Pinter’s agit-prop historiography never attempts to consider what is worth celebrating in the creation of modern America. Happily, other writers have more of a taste for ambiguity. An obvious example is the frontier. One view examines only the elimination of the native population. Another, that of Owen Wister’s The Virginian, by its opening lament for the loss of the wild conditions of 1880s Wyoming and Idaho, shows us the potential for self-realisation in taming the huge expanses of the West. We do not need to be told that there were victims to this process. Huck Finn does not head West, but he is a symbolic figure for the manner in which he cuts loose in order to realise himself. Yet he has a passenger. The further South Huck travels in search of personal freedom the further he takes another victim, Nigger Jim, into slavery.

Under the aegis of the Atlantic Monthly, William Dean Howells encouraged the production of a mass of realist literature describing the new America of the closing years of the 19th century. There may not be a lot about native America in these books, but there is plenty about the victims of the American dream. Howells’s own character Dryfoos is marketed as the great representative of the rough diamond individualism which is building America. He is also shown to have broken strikes by the violent intervention of Pinkertons, and it is in a similar act of strike-breaking that he loses a son and that we see the death of an ageing socialist lauded for his sacrifice in the struggle to preserve the Union, but condemned for his collectivist beliefs.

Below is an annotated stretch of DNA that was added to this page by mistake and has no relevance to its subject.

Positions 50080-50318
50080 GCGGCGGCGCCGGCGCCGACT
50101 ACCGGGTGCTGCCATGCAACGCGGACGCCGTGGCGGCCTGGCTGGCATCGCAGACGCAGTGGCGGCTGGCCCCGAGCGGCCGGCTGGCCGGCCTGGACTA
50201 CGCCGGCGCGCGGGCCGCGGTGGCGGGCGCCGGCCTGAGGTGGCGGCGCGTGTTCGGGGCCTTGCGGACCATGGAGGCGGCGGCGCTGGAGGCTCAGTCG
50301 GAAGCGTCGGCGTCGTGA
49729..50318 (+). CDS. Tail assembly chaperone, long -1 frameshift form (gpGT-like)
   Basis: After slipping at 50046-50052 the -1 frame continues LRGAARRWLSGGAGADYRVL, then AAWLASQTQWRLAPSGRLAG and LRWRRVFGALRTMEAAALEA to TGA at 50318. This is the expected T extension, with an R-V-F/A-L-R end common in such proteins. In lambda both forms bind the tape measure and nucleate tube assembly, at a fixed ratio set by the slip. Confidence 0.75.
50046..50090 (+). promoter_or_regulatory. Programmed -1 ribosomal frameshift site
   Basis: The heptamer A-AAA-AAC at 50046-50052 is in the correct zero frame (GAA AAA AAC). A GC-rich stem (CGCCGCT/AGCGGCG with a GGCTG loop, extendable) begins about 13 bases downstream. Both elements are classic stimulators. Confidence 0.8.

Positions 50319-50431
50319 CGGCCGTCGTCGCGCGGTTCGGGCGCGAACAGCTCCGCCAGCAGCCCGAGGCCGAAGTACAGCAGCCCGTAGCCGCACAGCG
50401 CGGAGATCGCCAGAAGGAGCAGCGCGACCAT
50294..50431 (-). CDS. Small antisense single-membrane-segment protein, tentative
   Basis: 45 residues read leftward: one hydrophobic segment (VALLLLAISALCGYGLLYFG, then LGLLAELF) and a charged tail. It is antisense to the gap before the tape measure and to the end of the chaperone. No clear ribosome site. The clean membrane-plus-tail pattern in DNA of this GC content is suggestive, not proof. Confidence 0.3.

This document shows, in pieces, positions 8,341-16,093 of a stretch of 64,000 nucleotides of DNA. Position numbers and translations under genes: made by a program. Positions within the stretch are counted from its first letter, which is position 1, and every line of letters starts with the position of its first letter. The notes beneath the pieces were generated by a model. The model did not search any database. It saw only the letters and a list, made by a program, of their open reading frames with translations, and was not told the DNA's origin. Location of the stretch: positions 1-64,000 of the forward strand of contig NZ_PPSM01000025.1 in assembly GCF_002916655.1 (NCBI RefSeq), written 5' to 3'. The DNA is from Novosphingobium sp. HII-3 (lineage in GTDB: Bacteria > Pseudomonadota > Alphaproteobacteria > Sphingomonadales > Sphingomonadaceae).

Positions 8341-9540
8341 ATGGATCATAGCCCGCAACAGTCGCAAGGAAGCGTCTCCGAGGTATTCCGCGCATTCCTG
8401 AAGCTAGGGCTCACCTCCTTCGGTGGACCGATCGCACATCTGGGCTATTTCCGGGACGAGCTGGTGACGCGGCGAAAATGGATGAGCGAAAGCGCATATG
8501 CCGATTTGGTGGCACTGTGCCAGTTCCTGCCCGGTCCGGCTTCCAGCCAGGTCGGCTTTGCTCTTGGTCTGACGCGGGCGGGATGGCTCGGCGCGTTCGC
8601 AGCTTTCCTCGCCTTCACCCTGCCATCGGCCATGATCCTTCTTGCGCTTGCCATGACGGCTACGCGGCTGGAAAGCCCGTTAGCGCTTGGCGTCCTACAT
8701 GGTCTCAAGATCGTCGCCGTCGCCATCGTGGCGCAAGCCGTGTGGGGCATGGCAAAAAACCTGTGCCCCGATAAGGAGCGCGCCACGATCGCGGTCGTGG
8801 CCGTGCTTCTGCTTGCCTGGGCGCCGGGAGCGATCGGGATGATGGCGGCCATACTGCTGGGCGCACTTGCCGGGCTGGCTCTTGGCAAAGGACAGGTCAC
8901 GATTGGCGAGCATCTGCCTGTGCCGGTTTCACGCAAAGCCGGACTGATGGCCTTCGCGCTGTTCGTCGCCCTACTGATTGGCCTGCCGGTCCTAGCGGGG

Native Americans, slaves and working people of all sorts were victims of the creation of modern American society. Some had America forced on them, others, like the Lithuanian immigrants of Sinclair’s Chicago stockyards, were, at least initially, complicit with the ideology. I would like to say that I regard what was created as something magnificent. Some of us are too blind, others too evasive, to confront all that is so worth celebrating about the United States. Anyone reading America’s numerous national epics, just as anyone reading Virgil’s Aeneid, has to conclude that it is impossible to create something great without taking victims. Those of us coming to terms with the society which we have inherited require a taste for complexity and an aversion for the simplistic and knee-jerk oppositionism of Pinter and friends.

Matthew Leigh
St Hugh’s College, Oxford